Ever reach into your refrigerator to grab the milk only to realize that it has exceeded its expiration date? You know that if you drink that milk, it won’t taste even close to what you had hoped. The same can be said for some outdated digital marketing strategies. You could use the same old techniques, but at the end of the day, the results won’t be what you want and you’ll be disappointed.
Some of the most popular digital marketing trends have reached the end of their shelf life and are well beyond their expiration date. Let’s explore the top five digital marketing strategies that no longer are effective and will be (and should be) phased out by 2018.
1. Drip Campaigns (With No Personalization)
I don’t know about you, but I can spot an automated email from a mile away. On average, I receive about 100 to 200 emails a day. My main goal is to get to the important emails that need a response and immediately delete ones that don’t apply to me or are trying to sell me something through an automated email.
It is almost impossible to send out a series of emails that will apply to a large contact list and expect to see high engagement rates. The old theory for drip campaigns goes something like this: Send your contact list a gated piece of content. Once they open the email, follow up five days later with another email sending them a relevant blog post. In another five days send them another email with even more content; then in another five days ask if they would like a sales call.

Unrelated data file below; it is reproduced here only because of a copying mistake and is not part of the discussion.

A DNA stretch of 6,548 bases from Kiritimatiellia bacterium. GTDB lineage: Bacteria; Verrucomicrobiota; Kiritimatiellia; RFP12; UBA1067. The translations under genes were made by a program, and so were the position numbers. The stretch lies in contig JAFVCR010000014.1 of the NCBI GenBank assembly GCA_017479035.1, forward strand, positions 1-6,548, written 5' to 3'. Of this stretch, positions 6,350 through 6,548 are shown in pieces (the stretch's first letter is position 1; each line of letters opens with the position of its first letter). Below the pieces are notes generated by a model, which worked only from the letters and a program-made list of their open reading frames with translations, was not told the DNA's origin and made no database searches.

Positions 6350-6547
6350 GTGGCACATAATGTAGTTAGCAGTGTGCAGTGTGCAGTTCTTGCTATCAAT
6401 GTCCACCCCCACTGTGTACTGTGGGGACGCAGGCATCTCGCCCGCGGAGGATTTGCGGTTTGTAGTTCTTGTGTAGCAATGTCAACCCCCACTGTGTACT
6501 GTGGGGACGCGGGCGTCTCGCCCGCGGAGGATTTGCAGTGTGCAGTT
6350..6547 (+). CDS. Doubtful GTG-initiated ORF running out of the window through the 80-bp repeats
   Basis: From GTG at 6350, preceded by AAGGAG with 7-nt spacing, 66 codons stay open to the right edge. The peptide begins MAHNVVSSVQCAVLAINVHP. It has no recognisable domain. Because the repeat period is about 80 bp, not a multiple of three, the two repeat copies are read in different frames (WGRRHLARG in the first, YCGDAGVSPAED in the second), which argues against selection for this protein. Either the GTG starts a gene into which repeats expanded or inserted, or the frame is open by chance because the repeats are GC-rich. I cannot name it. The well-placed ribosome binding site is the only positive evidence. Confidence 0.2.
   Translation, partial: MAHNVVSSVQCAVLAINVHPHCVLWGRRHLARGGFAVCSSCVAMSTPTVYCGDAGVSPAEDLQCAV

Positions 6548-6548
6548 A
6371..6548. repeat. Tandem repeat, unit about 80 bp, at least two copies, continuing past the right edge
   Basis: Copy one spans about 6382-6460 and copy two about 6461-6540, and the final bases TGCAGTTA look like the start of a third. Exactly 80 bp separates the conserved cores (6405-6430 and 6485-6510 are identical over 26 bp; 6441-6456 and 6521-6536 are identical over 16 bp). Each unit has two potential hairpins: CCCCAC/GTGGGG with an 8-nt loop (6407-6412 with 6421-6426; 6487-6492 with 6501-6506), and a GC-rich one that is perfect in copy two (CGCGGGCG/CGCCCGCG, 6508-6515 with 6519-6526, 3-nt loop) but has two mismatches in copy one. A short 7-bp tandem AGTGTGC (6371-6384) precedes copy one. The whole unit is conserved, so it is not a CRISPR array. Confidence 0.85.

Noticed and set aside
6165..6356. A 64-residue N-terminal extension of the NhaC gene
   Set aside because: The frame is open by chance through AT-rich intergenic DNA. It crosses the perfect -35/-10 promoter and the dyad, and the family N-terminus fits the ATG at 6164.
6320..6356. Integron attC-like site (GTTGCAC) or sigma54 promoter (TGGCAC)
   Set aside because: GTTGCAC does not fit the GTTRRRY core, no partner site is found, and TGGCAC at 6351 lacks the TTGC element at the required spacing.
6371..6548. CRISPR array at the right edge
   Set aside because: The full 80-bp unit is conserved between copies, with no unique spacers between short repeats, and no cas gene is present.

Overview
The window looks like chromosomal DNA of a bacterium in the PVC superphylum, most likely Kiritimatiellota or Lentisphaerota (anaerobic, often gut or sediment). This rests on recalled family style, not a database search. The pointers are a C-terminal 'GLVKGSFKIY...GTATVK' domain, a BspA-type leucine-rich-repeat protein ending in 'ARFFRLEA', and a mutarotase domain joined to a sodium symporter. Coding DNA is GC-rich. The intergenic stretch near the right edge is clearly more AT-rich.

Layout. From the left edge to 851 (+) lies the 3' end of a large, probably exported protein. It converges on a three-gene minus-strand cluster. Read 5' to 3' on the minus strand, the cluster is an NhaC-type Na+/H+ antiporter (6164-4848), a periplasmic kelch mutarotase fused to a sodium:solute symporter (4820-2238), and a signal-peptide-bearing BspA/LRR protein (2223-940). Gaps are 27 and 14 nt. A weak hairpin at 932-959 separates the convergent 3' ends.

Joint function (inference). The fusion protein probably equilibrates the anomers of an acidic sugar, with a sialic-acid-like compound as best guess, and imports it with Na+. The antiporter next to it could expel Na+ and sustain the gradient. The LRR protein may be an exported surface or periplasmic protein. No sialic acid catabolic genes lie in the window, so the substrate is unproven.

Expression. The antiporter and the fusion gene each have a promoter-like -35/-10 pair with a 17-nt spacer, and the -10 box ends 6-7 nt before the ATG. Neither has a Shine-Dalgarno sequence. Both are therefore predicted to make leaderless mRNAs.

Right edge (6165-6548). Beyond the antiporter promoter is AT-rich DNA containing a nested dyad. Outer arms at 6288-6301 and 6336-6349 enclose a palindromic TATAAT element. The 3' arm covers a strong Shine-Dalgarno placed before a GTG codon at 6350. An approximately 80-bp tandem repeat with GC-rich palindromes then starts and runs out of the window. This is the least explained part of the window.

How often did people request a sales call? Probably not very often, if ever.
Personalization is key when it comes to email marketing.
Instead of just blasting them with email after email, send a targeted email personalized with relevant content based on the contact’s demographics, online behavior and recent engagement level. Again, the more personalized the email, the more likely the contact will respond and engage with the email.
2. Long (Text-Heavy) eBooks
For the first time, mobile internet usage has surpassed desktop usage. That means your online content must be mobile-responsive and easy to read on your smartphone. It also means your digital marketing strategy and content format may need an overhaul. It’s out with the old (long eBooks in PDF format) and in with the new.
What’s next? We’re already starting to see more content in the form of quizzes, surveys, interactive landing pages, video and online animation. This type of content is much easier to digest and will only continue to grow as large, text-heavy eBooks are phased out over time.
3. Focusing on Quantity Instead of Quality In Blogs
How many times have you heard, “more is better”? The more content you publish, the more keyword opportunities to rank for SEO, the more traffic you can drive to your website. All of this creates for a better digital marketing strategy, right? This may be only partially true because research is starting to show that the end result will not appeal to your potential buyers.